According to Ladbrokes’ odds, here are the chances of the SNP holding each of their existing six seats and their top ten most likely gains:
|Seat||Winner 2010||Majority %||SNP Odds|
|Perth & Perthshire North||SNP||9.1||1/10|
|Banff & Buchan||SNP||10.5||1/10|
|Na h-Eileanan an Iar||SNP||12.8||1/5|
|Argyll & Bute||Lib-Dem||7.6||6/4|
|Inverness, Nairn, Badenoch & Strathspey||Lib-Dem||18.6||13/8|
|Ochil & Perthshire South||Labour||10.3||7/4|
|Ayrshire North & Arran||Labour||21.5||3/1|
|Fife North East||Lib-Dem||22.6||9/2|
|Kilmarnock & Loudoun||Labour||26.6||6/1|
|Caithness, Sutherland & Easter Ross||Lib-Dem||16.8||6/1|
The big unknown is how the referendum result will effect their support. The polls and the betting markets strongly suggest a NO; in that instance the party will presumably offer themselves as the best option for those who want to secure further devolved powers from Westminster. There may be quite a large number of voters receptive to that, including many who are opposed to independence.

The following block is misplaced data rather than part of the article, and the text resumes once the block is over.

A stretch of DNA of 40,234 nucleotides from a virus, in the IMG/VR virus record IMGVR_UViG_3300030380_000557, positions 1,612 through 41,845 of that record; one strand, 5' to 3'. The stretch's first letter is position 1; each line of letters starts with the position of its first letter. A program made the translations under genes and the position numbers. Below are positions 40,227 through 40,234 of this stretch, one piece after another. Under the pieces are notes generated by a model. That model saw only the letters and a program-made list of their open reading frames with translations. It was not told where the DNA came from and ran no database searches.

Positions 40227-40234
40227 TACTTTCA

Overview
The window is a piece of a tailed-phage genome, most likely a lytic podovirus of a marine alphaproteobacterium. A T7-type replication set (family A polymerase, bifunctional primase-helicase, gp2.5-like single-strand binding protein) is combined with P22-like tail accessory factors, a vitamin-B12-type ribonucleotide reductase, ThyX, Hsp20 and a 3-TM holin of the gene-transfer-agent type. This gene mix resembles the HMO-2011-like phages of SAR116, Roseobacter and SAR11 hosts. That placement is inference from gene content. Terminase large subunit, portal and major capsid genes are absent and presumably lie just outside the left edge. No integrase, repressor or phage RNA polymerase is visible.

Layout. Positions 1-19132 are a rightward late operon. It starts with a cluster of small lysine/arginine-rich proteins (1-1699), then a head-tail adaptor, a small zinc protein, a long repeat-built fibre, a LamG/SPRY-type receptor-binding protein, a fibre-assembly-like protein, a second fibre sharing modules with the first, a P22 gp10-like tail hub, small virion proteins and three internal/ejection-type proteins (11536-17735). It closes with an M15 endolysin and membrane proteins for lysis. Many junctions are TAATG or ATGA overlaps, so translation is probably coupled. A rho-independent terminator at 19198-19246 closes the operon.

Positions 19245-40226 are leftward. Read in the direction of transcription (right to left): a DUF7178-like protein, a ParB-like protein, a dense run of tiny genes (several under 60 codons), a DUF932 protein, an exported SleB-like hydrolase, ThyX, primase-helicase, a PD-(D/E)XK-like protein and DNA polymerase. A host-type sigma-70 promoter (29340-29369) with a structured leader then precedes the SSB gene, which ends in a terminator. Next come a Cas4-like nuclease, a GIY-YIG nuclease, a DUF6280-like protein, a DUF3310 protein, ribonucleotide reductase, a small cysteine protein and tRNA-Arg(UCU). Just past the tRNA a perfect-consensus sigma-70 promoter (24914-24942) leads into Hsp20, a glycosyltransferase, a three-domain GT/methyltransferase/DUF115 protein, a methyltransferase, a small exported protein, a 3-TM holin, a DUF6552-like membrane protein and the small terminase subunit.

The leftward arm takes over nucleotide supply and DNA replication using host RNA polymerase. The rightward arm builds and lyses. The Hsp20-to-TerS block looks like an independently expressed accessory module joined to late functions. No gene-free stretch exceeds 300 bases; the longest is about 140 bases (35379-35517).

Even if that increases their vote share, they don’t have a single “easy” target seat. Their second best chance, Argyll & Bute, saw them finish fourth in 2010. Even with a huge collapse in Lib Dem support, it’s going to be hard for them to make significant progress in seat numbers.
If Scotland votes YES in September, the voters will still be asked to elect Westminster MPs in May 2015, knowing that all of those positions will be abolished within two years. How that will effect the results is almost impossible to predict right now. For those who fancy a YES vote, there might be some value in backing the SNP at big odds in some of their less likely target seats.